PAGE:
How to explain to children the war in Ukraine?

After a week of war in ukraine is inevitable that most children have seen the news about the conflict on television or listen daily to talk about what is happening. Many of them will probably ask themselves questions about the bombings, about the destroyed buildings that appear in the images or about the families that are having to flee their homes, without being able to understand the magnitude of the tragedy. Therefore, it is very important, experts say, broach the subject quietly at home and not let their childish minds be the ones to interpret the catastrophic messages that reach them.

You have to explain it to him. My message to any parent or educator is to tell them what is happening adapting the language to their age and without scaring them,” psychologist Angélica Tilly tells, who assures that a good number of the minors she attends in her office have made some allusion to the war in recent days. In addition, she has two children (4 and 8 years old) who also ask questions and to whom he always tries to clarify their doubts.

The little girl came home from school the other day saying that there was a war in Russia. I had to explain to him that it was not in Russia, but that there was a war and that there are Russians. You have to put yourself in the mind of a four-year-old child, and more so in that of a European child because in Europe, between COVID and this, it is now that the feeling of security that existed before is being lost, that here it never happens nothing (…) It is much better let us be the ones to explain it to them; that they know that it is not happening next door and that it is a conflict that began many years ago because the children with the immediacy they are afraid“.

Ask them what they know about the topic and talk about it

Alejandra Fernández Fitera, a child-adolescent and educational psychologist, believes that, even when children do not ask, the subject must be brought up because they may receive information from one side or another and keep it to themselves. “Images are at your fingertips. It’s essential not to omit what’s happening, don’t avoid conversation, even if it’s uncomfortable. The first thing is ask them what they know and listen to them very patiently, letting them talk. This is essential to see how they are perceiving it and it can be put to them like this: ‘At home we are worried about what is on TV. You, how are you living it?’ That is, give them the opportunity to talk about it at home,” he explains.

From then on, depending on what they say, you have to “accompany” them in their reflections and answer all your questions with a different language, depending on the age and maturity of the child.

Usually, from the age of nineThey will probably have already talked about the war at school and will have assimilated some concepts, but it is also convenient to explain the situation to them because it is common that, especially those over 12 years of age, these conflicts are closely associated with video games or movies. At these ages, what the experts suggest is to talk more openly, look for information with them about the origin of the conflict, in 2014, or use explanatory videos and maps that can help them better understand what is happening.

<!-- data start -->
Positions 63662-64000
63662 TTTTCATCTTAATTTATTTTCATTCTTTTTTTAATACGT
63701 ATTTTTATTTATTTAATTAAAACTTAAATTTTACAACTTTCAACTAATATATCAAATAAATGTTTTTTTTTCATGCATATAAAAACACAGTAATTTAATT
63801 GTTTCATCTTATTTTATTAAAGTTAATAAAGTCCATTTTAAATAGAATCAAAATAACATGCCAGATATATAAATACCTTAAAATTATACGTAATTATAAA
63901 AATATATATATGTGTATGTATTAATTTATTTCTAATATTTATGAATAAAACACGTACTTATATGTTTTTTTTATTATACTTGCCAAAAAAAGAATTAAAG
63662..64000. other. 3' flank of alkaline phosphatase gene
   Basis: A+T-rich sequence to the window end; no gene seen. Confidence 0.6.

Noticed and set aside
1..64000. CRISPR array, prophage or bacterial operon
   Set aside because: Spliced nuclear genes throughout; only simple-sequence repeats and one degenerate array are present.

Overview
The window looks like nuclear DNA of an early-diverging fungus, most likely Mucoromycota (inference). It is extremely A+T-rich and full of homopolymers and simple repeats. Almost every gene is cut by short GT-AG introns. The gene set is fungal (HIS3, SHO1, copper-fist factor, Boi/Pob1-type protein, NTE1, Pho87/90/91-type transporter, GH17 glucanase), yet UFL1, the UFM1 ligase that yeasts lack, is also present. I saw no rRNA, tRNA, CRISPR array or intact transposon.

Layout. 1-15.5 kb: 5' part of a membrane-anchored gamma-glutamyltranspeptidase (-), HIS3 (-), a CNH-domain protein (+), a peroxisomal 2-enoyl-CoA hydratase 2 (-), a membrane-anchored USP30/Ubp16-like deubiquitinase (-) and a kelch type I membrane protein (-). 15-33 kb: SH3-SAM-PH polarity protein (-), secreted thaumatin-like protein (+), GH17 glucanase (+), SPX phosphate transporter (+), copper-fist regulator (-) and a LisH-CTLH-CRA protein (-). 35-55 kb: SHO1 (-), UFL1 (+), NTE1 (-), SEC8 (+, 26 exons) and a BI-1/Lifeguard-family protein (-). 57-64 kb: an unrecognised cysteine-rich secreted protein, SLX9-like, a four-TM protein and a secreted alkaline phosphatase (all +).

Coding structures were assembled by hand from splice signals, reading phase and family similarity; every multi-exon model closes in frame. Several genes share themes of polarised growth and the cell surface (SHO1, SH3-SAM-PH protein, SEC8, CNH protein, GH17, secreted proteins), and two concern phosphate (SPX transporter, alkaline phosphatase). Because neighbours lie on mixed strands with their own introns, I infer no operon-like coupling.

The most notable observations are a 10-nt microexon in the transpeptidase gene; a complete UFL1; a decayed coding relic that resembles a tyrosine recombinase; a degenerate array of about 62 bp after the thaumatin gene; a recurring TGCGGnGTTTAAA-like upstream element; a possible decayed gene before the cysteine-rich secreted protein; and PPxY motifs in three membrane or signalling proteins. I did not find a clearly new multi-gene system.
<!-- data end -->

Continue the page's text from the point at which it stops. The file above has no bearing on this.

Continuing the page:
Use age-appropriate language and “dose” the information

Instead, in the case of the smallestalthough it is important to tell them the truth of what is happening, it is essential avoid language that causes alarm or that may cause them distress.

Another child and family psychologist consulted, Alejandra García Pueyo, sees this as very important but also stresses that it is necessary to “dose” the information. It is not, he points out, to isolate them from what is happening or to turn off the television, but he does believe that an overexposure of children to images that even “shock” adults is not good.

The same is the opinion of Mariano De Vena, a psychologist who is also an expert in children and adolescents: “They don’t need to watch a car explode or a bomb in a square and how that makes people run away,” he says.

All four experts agree that empathy is a capacity that develops at a very early age and they assure that it can be especially hard for them to see how other children appear scared or crying on television. Some, moreover, are especially sensitive and these images can cause them great fear or lead to night nightmares.

For this reason, once again, they insist that security must be conveyed to them at all times and, in case you see very tragic imagesit is best to talk to them about their emotions: “If they tell us ‘I’m scared’ or ‘I’m sad’ it is important not to underestimate those emotions, but to sustain them. As adults we can tell them that it is normal and that we may also be feeling the same, but everything from a non-catastrophic approach,” adds Fernández Fitera.

Define what war is for the little ones and answer why it happens

One of the most common and most difficult questions to define, especially in the case of the smallest, is that of “what is war”? The task of defining it for a child becomes even more complicated when it comes to answering why it happens or when they want to know if there are good or bad.

De Vena believes that we must explain to them, in a simple way, that a war is “a conflict between two countries”taking him to examples that may be everyday: “You can tell him that, just as two brothers can have a conflict and fight because each one wants something, when a country and another country have differences, they have problems, they can fight and trigger a war if they don’t talk about it and are very angry.

“Perhaps we can also show them the two countries on the map and tell them that one wants a piece of land and the other does not want to give it to them, and that is why they fight. That is where we can introduce the issue of how to manage conflicts and make it clear that this is not the best way to do it You can ask him, how would you do it? how would you put your solution?“, points out Fernández Fitera, who believes that this can help reinforce the importance of dialogue and understanding.